Annapolis Education Pioneer Electa Holland

Here it is past the middle of January and I’ve begun 2011 without faithfully writing thoughts and musings in my blog, but the recent death of Electa Holland, a fellow member of the 2lst century Club, has drawn me to my “blogging post”. I can’t let the week go by without writing down a few thoughts about why I will miss Electa.
I don’t claim to know Electa well, but had the opportunity to sit at her table at our monthly luncheon meetings, and she alays exuded a positive glow, particularly when talking about her two sons: Bryan and Wendall. Each month she would hand out flyers with announcements of where Wendall was next performing as an actor in local community theater productions. The rest of us might of had nothing to announce, but when it was Electa’s turn, she always had something to say about Wendall’s next performance and if she’d just seen him in a play, how wonderful it was.
Every Christmas we would all receive her Christmas newsletter with family updates and her calendar to keep us organized.
What everyone might not know is that despite her gracious demeanor, Electa was a pioneer forging the way for integration in Anne Arundel County public schools. A graduate of Hunter College in New York, she started her teaching career at the then segregated
Wiley H. Bates High School (now home to the Wiley H. Bates Heritage Center, Senior Center and the Girls and Boys Club of Annapolis). She then took a post at the newly integrated Germantown Elementary School in the 1960’s and became a strong force in the initial years of transition. She then went on to become the first black principal of Ferndale Elementary School.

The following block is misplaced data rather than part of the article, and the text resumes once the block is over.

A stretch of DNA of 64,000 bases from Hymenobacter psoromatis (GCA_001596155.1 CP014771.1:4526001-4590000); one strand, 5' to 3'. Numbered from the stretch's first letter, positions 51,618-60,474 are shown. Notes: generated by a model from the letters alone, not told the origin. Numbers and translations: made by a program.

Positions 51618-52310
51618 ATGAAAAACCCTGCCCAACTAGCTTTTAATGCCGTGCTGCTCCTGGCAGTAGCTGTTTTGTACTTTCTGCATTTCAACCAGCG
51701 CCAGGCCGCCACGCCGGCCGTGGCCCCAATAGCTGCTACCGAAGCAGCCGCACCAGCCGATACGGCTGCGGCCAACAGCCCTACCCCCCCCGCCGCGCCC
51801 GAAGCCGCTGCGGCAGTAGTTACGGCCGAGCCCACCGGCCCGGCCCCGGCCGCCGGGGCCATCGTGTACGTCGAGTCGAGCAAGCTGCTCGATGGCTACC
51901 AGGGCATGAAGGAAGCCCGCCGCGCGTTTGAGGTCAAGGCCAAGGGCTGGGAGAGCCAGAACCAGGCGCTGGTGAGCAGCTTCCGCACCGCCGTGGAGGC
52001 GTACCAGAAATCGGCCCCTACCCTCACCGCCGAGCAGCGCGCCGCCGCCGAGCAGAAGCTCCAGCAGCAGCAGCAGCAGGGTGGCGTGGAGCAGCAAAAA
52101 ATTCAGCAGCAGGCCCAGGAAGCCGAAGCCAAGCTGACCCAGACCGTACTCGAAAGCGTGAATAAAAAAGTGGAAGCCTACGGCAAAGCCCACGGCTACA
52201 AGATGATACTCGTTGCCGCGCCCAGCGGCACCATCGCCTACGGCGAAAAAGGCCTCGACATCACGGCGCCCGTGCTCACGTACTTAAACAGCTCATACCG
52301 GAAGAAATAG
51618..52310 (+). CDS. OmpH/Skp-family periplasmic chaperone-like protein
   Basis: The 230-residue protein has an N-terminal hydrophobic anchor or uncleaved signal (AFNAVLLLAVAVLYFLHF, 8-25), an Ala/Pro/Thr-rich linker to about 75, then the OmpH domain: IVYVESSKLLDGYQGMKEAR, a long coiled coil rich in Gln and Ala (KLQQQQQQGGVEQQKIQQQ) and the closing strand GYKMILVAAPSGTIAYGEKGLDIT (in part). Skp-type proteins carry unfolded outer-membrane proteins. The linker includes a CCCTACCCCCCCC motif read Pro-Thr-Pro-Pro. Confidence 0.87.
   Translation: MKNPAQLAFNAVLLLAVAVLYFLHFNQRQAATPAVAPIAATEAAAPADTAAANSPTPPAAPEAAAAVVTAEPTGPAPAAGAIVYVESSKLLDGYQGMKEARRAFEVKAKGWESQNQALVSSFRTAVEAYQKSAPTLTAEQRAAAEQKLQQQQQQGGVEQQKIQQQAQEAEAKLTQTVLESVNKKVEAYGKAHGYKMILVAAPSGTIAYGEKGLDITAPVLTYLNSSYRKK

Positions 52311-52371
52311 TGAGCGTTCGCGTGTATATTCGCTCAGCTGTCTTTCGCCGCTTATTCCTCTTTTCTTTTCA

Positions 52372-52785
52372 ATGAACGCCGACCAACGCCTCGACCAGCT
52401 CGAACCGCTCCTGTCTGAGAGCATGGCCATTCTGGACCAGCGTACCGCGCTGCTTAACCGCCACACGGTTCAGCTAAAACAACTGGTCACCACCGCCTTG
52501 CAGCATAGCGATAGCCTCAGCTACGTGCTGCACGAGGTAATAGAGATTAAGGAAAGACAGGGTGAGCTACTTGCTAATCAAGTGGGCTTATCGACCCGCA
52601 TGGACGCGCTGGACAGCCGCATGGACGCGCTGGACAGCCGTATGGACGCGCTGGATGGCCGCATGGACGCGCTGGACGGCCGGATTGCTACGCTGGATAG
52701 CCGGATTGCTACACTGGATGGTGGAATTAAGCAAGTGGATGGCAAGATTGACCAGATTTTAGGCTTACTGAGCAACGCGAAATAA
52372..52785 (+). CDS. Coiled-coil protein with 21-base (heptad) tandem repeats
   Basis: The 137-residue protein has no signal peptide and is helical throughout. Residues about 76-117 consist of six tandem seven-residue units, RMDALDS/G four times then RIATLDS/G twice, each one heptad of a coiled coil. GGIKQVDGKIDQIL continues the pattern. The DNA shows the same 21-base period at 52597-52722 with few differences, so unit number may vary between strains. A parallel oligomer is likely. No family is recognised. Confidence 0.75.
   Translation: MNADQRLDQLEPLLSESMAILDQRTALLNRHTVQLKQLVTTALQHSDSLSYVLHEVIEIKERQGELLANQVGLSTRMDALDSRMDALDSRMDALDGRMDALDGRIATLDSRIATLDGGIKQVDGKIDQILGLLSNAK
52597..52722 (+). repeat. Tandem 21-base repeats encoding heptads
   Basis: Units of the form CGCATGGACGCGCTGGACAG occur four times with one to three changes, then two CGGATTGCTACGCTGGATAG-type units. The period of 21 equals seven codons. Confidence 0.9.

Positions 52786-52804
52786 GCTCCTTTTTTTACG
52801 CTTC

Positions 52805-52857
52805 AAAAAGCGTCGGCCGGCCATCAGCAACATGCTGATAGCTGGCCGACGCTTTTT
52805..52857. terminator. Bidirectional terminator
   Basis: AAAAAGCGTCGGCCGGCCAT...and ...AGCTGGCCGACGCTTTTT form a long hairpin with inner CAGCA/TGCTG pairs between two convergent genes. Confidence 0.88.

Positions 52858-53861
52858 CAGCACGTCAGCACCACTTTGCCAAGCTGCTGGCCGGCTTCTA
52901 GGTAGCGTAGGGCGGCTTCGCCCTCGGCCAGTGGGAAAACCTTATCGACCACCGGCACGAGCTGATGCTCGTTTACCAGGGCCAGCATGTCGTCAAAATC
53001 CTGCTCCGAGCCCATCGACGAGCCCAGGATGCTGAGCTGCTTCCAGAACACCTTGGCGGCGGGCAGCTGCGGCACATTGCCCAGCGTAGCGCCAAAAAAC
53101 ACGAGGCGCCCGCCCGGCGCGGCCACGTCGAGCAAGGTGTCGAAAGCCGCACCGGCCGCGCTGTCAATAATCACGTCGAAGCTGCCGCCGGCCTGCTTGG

She and her husband Henry of 53 years were active in many clubs and community groups, and after his death she continued to remain involved in many different groups including: Phi Delta Kappa Sorority, Church Women United, Anne Arundel Retired School Personnel’s “Voices of Melody,” and TOPS (Take Off Pounds Sensibly), Yes. Electa took her dieting and health seriously which is why she lived such a long and productive life. I will miss you Electa but the Greater Annapolis community is a better place as a result of your presence.

Published by Nadja Maril

Nadja Maril is a communications professional who has over 10 years experience as a magazine editor. A writer and journalist, Maril is the author of several books including: "American Lighting 1840-1940", "Antique Lamp Buyer's Guide", "Me, Molly Midnight; the Artist's Cat", and "Runaway, Molly Midnight; the Artist's Cat". Her short stories and essays have been published in several small online journals including Lunch Ticket, Change Seven, Scarlet Leaf Review and Defunkt Magazine. She has an MFA in creative writing from Stonecoast at the University of Southern Maine. Former Editor-in-Chief of What's Up ? Publishing, former Editor of Chesapeake Taste Magazine a regional lifestyle magazine based in Annapolis, and former Lighting Editor of Victorian Homes Magazine, Maril has written hundreds of newspaper and magazines articles on a variety of subjects..

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